New Google Redesign Ditches Black Navigation Bar

If you finally just started getting used to the Google+ Bar – that black bar of Google links you see while traversing Google properties – it's going away soon. In an effort to reclaim more screen real estate, Google is trading in the black navigation bar and Google+ sharing tools it introduced five months ago in favor of a less cluttered looking "Google Bar."

Google called this "the next stage" of their redesign in the announcement, which make it sound as if this was the master plan all along. It seems funny seeing as it took so long to get all the other properties fully on board with the black navigation bar.


In an effort to make sharing "super simple for people," the Google bar will contain the same three areas.

On the left, the familiar Google logo will now include a drop-menu of choices with links to other properties like Google+, Images, Maps, YouTube, Gmail. In similar fashion to the previous "even more" link, Google will provide a "more" item at the bottom of the menu that will open up for links to other, less commonly used Google properties.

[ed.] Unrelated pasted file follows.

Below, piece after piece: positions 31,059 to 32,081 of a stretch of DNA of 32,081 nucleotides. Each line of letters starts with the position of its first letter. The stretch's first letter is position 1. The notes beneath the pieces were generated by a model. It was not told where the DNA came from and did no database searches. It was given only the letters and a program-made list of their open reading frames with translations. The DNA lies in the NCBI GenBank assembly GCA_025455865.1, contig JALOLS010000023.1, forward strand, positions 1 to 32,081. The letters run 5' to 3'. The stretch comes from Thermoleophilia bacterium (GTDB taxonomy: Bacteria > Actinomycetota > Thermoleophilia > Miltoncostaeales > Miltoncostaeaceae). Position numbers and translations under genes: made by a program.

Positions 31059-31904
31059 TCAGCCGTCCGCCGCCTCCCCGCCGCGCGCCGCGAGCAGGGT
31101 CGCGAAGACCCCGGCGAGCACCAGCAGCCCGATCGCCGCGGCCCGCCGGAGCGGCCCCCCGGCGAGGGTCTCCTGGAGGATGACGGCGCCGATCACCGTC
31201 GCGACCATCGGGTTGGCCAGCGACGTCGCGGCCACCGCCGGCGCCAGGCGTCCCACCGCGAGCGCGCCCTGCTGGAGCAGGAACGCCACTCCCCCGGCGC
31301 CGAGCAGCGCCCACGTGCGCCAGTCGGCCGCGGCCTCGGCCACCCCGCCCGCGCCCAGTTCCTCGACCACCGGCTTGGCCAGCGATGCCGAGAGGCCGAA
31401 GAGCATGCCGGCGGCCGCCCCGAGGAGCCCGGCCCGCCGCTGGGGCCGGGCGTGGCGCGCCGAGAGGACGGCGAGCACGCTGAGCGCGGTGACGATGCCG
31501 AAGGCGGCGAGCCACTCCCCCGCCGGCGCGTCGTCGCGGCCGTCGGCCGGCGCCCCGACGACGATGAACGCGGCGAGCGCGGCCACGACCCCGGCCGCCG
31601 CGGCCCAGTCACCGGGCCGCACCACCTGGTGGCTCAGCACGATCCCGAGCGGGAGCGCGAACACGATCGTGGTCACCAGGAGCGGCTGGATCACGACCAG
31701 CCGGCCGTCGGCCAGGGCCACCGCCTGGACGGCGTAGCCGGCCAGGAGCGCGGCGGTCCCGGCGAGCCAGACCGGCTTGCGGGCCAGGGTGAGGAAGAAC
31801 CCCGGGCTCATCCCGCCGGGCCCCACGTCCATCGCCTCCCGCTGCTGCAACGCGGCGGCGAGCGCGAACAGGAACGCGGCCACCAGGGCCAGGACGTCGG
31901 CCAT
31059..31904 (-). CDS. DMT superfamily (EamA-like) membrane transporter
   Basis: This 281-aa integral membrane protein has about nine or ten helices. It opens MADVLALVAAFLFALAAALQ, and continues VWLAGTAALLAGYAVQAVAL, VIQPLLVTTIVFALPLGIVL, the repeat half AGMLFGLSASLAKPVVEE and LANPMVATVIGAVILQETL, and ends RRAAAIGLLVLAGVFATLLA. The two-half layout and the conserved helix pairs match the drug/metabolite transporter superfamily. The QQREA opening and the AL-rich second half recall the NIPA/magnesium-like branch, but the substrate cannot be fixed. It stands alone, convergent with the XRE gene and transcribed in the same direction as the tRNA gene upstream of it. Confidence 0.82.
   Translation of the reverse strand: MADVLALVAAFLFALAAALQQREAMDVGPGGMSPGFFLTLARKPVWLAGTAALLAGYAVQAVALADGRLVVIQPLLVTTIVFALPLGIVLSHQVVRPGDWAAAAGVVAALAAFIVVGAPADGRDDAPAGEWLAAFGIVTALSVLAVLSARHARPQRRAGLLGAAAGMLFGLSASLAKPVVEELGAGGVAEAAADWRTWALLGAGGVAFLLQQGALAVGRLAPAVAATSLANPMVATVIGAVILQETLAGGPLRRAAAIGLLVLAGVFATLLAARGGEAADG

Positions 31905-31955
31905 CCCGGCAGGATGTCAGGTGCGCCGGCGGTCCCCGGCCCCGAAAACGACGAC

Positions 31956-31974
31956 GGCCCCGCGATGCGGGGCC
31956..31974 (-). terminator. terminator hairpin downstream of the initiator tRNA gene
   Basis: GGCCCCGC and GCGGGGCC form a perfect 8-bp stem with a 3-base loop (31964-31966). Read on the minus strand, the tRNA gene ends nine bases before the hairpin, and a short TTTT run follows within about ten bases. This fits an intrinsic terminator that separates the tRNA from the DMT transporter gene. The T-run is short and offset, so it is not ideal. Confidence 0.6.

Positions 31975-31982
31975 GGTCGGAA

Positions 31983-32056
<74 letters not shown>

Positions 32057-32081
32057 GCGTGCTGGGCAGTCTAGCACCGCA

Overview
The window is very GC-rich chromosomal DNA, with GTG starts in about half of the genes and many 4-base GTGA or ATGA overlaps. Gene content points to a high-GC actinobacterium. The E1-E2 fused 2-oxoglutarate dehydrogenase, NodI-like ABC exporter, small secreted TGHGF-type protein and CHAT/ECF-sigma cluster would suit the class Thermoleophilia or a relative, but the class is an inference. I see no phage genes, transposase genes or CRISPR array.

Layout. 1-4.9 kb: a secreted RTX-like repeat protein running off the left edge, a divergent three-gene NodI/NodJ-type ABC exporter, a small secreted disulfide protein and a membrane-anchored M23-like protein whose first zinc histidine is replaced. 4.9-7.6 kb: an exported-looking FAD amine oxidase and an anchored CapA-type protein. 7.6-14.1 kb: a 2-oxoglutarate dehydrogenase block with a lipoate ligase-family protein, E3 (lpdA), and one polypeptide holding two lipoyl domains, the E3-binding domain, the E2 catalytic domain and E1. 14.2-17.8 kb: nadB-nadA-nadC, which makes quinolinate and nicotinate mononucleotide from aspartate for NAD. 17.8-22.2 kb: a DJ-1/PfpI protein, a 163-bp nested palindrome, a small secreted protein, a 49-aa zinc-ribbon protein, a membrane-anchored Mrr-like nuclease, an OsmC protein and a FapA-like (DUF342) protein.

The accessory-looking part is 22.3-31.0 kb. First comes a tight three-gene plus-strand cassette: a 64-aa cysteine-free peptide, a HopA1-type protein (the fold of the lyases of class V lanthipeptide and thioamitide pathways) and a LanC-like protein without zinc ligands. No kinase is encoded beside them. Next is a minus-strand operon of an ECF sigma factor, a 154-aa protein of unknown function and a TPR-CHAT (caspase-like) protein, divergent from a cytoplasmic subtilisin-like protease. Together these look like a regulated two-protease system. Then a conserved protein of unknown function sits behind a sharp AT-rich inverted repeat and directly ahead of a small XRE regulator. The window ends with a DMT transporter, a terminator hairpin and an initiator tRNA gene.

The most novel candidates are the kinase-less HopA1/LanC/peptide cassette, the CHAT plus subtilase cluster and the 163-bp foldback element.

In the center, Google will place a search box with the now-familiar graphical buttons for voice search and the new blue search button. The search will allow users to search.

The right side will feature the Google+ and account information with the red Google+ notification box and links to share and account management drop-down.


Navigating with the menu will take either more clicks, or more time hovering and waiting for the pop-up menu.

Do you like this new UI change? Tell us your initial thoughts in the comments below the announcement video.

About the author

A seasoned Web developer since 1993, Thom is a technical SEO and digital analytics veteran. Thom started his first Web consultancy, New York Web Works, in 1997 and never looked back. His current role as Director of Analytics at Acronym puts him on the forefront of analyzing websites of some of the biggest brands.

Part of the ClickZ Academy faculty, Thom has also taught for several well-respected colleges and universities. A ghost author of over a dozen technical training manuals, Thom has written for several industry blogs. He is a regular speaker at ClickZ Live events and is also a veteran of TEDx.